Online sales climbed 24% year over year, while Best Buy’s overall sales were flat.
Retailers and brands spent record amounts for ad airtime during the Super Bowl.
Besides the game itself, the antics of Ray Lewis and the artery-clogging but oh-so-irresistible snacks, one of the biggest draws of yesterday’s Super Bowl was the advertisements. Retailers and brands that advertised paid a hefty price, but appear to have generated a significant amount of online traffic as a result.
Advertisers doled out hefty chunks of change for the coveted spots. According to CBS, the television network that aired the game, the average price for 30 seconds of air time during the Super Bowl this year was $3.8 million, up 8.6% from $3.5 million last year and nearly 27% from $3 million in 2011. Consumers look forward to the annual burst of ad creativity. A recent poll by Harris Interactive finds 66% of women and 45% of men watch the big game as much for the ads as the action on the field.
Best Buy Co., Skechers USA Inc. and active wear retailer Gildan Active are a few of the retailers that aired ads during the big game.
Best Buy, No. 11 in the Internet Retailer Top 500 Guide, ran a commercial featuring actress and comedian Amy Poehler as a technology challenged shopper pacing the aisles of a Best Buy store asking such questions as “What’s an LTE? Is it contagious?”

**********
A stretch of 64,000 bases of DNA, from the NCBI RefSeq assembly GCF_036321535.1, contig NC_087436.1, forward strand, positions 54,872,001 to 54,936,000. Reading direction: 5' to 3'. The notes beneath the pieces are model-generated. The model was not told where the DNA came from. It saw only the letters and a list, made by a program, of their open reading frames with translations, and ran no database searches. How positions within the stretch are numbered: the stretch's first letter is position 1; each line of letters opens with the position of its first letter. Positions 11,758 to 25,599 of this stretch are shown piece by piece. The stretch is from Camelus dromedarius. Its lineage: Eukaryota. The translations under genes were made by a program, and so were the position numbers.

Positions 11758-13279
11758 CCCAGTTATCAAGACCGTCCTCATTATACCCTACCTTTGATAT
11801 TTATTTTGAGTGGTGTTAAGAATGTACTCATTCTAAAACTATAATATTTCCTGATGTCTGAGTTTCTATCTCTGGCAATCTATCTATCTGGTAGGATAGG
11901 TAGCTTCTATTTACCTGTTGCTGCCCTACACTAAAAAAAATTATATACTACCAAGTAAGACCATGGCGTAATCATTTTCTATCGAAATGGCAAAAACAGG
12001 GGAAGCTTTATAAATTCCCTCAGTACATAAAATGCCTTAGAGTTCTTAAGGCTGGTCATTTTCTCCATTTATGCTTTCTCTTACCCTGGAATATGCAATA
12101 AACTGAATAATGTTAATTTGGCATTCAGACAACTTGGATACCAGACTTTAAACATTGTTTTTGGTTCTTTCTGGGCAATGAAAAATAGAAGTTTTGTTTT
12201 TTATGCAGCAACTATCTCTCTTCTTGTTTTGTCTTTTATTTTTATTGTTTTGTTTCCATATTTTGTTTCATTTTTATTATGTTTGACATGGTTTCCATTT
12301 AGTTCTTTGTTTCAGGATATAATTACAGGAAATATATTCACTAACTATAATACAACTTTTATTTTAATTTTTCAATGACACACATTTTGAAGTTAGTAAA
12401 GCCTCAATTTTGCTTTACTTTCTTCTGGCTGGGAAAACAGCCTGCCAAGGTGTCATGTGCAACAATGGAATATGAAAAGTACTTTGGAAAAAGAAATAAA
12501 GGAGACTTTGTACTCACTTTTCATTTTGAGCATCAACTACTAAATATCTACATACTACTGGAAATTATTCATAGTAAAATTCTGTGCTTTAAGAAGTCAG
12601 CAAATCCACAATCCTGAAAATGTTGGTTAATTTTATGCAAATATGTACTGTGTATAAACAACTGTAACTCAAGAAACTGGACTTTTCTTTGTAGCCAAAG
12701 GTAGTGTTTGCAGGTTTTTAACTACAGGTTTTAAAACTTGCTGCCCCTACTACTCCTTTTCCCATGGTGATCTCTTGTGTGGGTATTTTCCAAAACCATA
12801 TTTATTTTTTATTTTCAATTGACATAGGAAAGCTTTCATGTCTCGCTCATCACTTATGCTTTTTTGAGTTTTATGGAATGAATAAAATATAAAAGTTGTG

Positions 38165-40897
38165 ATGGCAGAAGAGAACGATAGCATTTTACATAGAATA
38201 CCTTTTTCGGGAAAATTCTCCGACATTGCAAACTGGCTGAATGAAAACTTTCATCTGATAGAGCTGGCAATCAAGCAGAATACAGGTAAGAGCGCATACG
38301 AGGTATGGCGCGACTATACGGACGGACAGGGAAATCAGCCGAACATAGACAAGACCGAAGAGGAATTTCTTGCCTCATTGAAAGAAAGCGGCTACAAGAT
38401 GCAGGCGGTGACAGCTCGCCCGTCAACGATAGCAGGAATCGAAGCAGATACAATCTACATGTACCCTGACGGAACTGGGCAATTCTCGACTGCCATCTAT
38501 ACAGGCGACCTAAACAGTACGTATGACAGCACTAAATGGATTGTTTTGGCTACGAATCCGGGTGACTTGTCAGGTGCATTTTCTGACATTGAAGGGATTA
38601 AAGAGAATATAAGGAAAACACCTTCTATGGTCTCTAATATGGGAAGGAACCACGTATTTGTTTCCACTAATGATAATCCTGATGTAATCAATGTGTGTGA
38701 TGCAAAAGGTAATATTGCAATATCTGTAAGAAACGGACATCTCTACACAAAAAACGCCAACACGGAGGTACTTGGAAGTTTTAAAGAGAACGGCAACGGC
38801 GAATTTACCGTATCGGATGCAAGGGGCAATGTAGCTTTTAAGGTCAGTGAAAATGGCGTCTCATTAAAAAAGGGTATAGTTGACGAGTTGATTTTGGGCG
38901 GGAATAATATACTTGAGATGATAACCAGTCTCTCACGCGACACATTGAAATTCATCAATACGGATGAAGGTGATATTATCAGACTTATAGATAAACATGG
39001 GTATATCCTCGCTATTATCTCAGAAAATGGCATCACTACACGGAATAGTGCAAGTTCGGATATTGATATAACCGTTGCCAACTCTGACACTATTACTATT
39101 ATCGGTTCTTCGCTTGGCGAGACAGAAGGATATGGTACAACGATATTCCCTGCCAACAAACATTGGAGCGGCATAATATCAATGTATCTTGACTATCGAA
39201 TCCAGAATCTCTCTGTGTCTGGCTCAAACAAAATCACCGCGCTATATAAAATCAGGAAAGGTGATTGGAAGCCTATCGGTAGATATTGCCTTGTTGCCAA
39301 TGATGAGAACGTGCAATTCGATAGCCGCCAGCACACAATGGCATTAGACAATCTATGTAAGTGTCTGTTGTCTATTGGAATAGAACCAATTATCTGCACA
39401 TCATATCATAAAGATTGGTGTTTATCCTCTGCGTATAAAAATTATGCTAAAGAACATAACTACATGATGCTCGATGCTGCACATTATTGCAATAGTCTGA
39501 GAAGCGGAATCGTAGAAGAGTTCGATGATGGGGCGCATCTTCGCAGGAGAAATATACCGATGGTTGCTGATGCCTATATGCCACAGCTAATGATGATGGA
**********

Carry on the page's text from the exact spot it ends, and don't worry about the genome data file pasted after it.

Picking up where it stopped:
David Johnson, CEO of public relations firm Strategic Vision, says that tweets about Best Buy on social network Twitter spiked 400% after the retailer’s ad ran.
Eric Smallwood, senior vice president at Front Row Marketing Services and Front Row Analytics, notes how Best Buy’s spot featured products from many brands it sells, including Sprint, T-Mobile and Verizon Wireless. This, he says, provided great value to those brands—close to $500,000 for all brands combined based on the amount time they were featured in the $3.8 million 30-second spot.
A Best Buy spokeswoman wouldn’t not share specific results in terms of increased sales or traffic to BestBuy.com stemming from the ad except to say it is “very happy with the response to the ad.” “In addition to Amy Poehler making the spot very entertaining to watch,” she added, “people understood the message we were trying to convey about Best Buy being the place to have all of your technology questions answered.”
Skecher’s, No. 441 in the Guide, chose a more serious tone with its two spots. In one, NFL great Joe Montana praises the comfort of the brand’s relaxed fit shoe while holding a football and is then caught by surprise when a man comes and snatches it out of his hand. However, Ronnie Lott, another former NFL player, saves the day, tackling the thief. In the second spot, a cheetah takes center stage, going head-to-head with a human wearing Skechers GOrun 2 shoes. The ads paid the retailer back in traffic, according to web measurement firm Experian Hitwise. Skechers.com experienced a 14% increase in total U.S. visits on Sunday’s game day compared with Saturday and a 37% increase over the previous Sunday.